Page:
How to Become a Certified Dementia Practitioner
“How to Become a Certified Dementia Practitioner” was edited/updated by Aly Bouzek, MS, RDN.
Do you work with patients or clients who have dementia or Alzheimer’s disease? Then the Certified Dementia Practitioner® is a certification you should consider obtaining! This blog post will cover the details you need to know to become a Certified Dementia Practitioner®.
What is a Certified Dementia Practitioner?
The Certified Dementia Practitioner® (CDP®) represents those health care and front line staff who have an in-depth knowledge in dementia care.
They have received specific training, met certain requirements, and applied for certification through the National Council of Certified Dementia Practitioners (NCCDP).
Why Become a Certified Dementia Practitioner?
The CDP® is not a license or a requirement to work with those with dementia. Rather it is a certification for those who want to go above and beyond in the care they provide.
This means that those with the CDP® certification have experience, education, and are continuing education.
Current education includes topics related to dementia such as: ethics, regulations, trends, medications, and new developments in the study and understanding of dementia. (1)
This credential reflects a commitment to the field by the individual and organizations who support it.
Who is Eligible to Become a Certified Dementia Practitioner?
What’s unique about this certification is that it’s open to so many different professions! Of note, this certification is specifically for practitioners who live in the United States.
If you live outside the United States, check out to the International Council of Certified Dementia Practitioners!
CDP® certification is open to all eligible health care and front-line staff including:
- Activity Professionals
- Alzheimer’s coach
- Alzheimer’s Coaches
- Art Therapists
- Assistant Administrators
- Certified Senior Advisors
- Corporate Trainer
- Dementia Consultants
- Dementia Trainers
- Dementia Unit Managers
- Geriatric Care Managers
- Health Care Educators
- Home Health Aides
- Music Therapists
- Nurse Educators
- Nursing Assistants
- Occupational Therapists
- Personal Care Assistants
- Pharmacy Consultants
- Physical Therapists
- Professional Patient Advocates
- Social Workers
- Speech Therapists
- Therapeutic Recreation
These individuals typically work in the following areas:
- adult day care
- assisted living
- government agencies
- home care agencies
- hospice agencies
- Independent Living Communities
- Life Plan Communities
- management companies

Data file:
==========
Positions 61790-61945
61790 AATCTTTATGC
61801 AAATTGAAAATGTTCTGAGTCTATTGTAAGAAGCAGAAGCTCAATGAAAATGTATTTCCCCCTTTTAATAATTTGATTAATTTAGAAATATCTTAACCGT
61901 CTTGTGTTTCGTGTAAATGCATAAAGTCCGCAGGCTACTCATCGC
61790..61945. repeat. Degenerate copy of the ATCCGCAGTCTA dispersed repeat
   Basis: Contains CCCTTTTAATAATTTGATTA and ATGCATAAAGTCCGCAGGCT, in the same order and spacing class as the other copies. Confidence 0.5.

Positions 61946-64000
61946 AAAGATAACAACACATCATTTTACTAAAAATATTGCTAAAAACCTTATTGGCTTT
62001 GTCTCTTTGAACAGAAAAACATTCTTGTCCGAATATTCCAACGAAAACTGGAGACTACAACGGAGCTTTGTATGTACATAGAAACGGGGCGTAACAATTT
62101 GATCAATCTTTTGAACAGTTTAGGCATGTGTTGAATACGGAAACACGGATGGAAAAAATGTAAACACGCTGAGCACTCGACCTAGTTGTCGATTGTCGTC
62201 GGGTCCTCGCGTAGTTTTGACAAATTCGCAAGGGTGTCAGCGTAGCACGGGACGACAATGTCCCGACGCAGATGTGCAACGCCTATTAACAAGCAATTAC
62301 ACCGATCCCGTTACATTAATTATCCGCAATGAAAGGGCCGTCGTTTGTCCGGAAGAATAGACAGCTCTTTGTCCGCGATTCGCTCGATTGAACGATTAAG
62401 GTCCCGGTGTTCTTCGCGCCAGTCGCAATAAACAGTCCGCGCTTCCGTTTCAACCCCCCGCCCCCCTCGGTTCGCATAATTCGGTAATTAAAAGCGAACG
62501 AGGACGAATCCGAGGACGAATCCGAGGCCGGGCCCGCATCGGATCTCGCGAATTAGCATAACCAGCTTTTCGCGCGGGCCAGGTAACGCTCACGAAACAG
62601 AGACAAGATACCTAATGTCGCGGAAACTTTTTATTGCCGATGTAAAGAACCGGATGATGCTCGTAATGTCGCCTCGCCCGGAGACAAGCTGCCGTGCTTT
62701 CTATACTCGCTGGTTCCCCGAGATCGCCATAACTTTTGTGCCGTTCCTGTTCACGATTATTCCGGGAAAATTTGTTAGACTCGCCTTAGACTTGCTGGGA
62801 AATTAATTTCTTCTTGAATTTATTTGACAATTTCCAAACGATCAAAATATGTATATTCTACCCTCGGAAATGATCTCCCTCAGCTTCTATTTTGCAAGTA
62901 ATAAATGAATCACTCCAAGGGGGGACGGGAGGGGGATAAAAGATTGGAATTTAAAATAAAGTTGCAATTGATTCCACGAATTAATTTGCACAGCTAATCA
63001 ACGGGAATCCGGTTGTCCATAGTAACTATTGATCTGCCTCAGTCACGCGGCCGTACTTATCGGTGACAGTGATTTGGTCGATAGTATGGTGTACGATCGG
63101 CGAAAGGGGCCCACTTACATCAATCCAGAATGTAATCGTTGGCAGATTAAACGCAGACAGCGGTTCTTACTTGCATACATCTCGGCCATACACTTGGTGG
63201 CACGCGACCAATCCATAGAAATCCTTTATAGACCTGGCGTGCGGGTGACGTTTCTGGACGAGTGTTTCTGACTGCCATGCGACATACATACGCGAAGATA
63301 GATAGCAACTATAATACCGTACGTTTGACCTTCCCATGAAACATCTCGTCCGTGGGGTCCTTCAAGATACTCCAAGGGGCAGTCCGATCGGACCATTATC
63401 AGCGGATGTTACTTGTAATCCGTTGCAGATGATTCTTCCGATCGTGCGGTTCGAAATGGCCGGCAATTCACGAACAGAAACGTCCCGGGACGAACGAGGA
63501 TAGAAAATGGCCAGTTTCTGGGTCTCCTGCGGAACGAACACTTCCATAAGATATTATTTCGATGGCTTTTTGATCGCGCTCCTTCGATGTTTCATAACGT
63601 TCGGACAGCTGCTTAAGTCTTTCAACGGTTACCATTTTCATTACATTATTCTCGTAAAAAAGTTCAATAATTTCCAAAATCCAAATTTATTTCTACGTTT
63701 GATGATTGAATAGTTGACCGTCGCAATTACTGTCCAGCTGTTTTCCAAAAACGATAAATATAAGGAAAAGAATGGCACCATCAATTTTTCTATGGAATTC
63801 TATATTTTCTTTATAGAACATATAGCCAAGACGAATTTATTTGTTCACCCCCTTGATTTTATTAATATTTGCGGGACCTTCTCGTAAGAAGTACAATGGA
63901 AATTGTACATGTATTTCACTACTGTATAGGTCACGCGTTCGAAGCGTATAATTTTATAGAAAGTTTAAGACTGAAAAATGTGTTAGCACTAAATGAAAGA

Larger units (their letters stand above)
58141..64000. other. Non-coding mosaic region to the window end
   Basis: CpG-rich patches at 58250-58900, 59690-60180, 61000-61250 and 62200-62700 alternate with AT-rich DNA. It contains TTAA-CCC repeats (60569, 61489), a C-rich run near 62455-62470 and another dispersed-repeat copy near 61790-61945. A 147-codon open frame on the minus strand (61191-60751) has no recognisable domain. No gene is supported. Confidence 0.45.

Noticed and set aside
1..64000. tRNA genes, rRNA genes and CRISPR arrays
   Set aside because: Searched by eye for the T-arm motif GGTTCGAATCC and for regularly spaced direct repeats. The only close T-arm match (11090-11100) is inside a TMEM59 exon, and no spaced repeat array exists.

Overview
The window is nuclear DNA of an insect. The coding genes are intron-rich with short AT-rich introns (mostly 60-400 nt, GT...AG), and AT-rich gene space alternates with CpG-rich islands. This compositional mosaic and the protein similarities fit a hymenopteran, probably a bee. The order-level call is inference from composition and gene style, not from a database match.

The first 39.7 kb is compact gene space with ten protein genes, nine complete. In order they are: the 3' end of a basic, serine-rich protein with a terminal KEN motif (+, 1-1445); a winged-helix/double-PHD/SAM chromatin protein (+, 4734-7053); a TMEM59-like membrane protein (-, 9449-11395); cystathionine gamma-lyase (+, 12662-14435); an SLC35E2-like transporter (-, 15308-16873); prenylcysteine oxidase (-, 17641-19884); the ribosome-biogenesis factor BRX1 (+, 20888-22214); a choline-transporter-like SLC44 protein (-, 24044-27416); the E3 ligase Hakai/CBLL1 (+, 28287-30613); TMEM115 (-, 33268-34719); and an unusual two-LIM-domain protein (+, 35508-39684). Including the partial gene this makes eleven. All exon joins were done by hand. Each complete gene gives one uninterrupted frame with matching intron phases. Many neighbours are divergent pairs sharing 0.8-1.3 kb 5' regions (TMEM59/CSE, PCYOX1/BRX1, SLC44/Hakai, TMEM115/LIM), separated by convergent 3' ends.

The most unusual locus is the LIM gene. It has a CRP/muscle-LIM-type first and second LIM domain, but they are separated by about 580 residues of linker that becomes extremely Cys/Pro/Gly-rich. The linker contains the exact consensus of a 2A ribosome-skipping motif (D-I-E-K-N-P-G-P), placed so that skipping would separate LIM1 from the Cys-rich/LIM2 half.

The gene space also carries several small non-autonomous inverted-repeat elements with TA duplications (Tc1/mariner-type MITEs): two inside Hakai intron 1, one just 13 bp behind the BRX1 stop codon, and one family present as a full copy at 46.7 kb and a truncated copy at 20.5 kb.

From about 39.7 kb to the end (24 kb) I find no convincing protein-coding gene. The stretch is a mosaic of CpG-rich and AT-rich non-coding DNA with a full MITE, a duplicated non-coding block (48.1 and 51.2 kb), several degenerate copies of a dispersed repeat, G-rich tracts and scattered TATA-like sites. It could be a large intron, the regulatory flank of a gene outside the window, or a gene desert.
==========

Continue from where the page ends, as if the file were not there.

- nursing homes
- senior centers
- senior living communities
There is a list of professions that the CDP® is NOT for. These professions can complete the trainings offered through NCCDP, but they cannot receive certification.
Professions NOT eligible include: Administrative Assistants, Bed Makers, Bus Drivers, Business Office Staff, Central Supply Staff, Dietary Aides, House Keepers, Human Resources Staff, Kitchen Staff, Laundry Workers, Maintenance Workers, Medical Records Staff, Receptionist, Schedulers, Secretaries, Security Guards, Transporters, Unit Ward Clerks, and others.
How Do I Become a Certified Dementia Practitioner?
In addition to being one of the eligible professionals listed above, there are requirements that you must meet in order to become a CDP®. If you’ve noticed, this credential covers a wide variety of professions.
As such, there are four different tracks for individuals pursuing certification and an additional track for those being “grandfathered in” to the certification.
Regardless of your track (of the 4 original tracks listed below) you will need to:
- Have at least 1 year of experience in a geriatric health care related field
- Complete a 7-hour seminar through NCCDP (you do this BEFORE you apply!)
- Complete your application
- Commit to adhering to the Code of Ethics
- Pay the associated fees
Here is a brief breakdown of the tracks – they vary by your profession and the work you do.
- 1 Track: Nurses or Health Care Professionals
- 2 Track: Those with a GED or High School Diploma
- 3 Track: Those with a Graduate Degree
- 4 Track: Those with No Licenses or Certifications
The additional track is listed below and has separate requirements for qualification.
- 5 Track: Grandfather
The Grandfather track is only available for those who are “Certified [or are certified as a trainer] in dementia or Alzheimer’s disease by another national organization or university” (2).
Additional requirements for the Grandfather track include:
- A nursing degree or 4-year degree
- Are certified or licensed and have at least 1 year of paid work in an educational institution or in the healthcare field
The applications go into more detail on what is expected with each track. Be sure to review them to make sure you qualify!
How Much Does the CDP® Cost?
If you are pursuing the CDP® on your own, then expect to pay around $340 for initial certification. Be aware that if you attend a training further away you will be paying additional costs for travel (i.e. gas, food, maybe even hotel).
Here is the cost breakdown:
- CDP® application (for initial & renewal): $145
- Required Seminar training (initial only): $195
Note: There is a corporate discount rate for group CDP® applications! Get your whole facility on-board. Not only are you getting the certification to show that you and your facility truly care, but you’ll save some money in the process!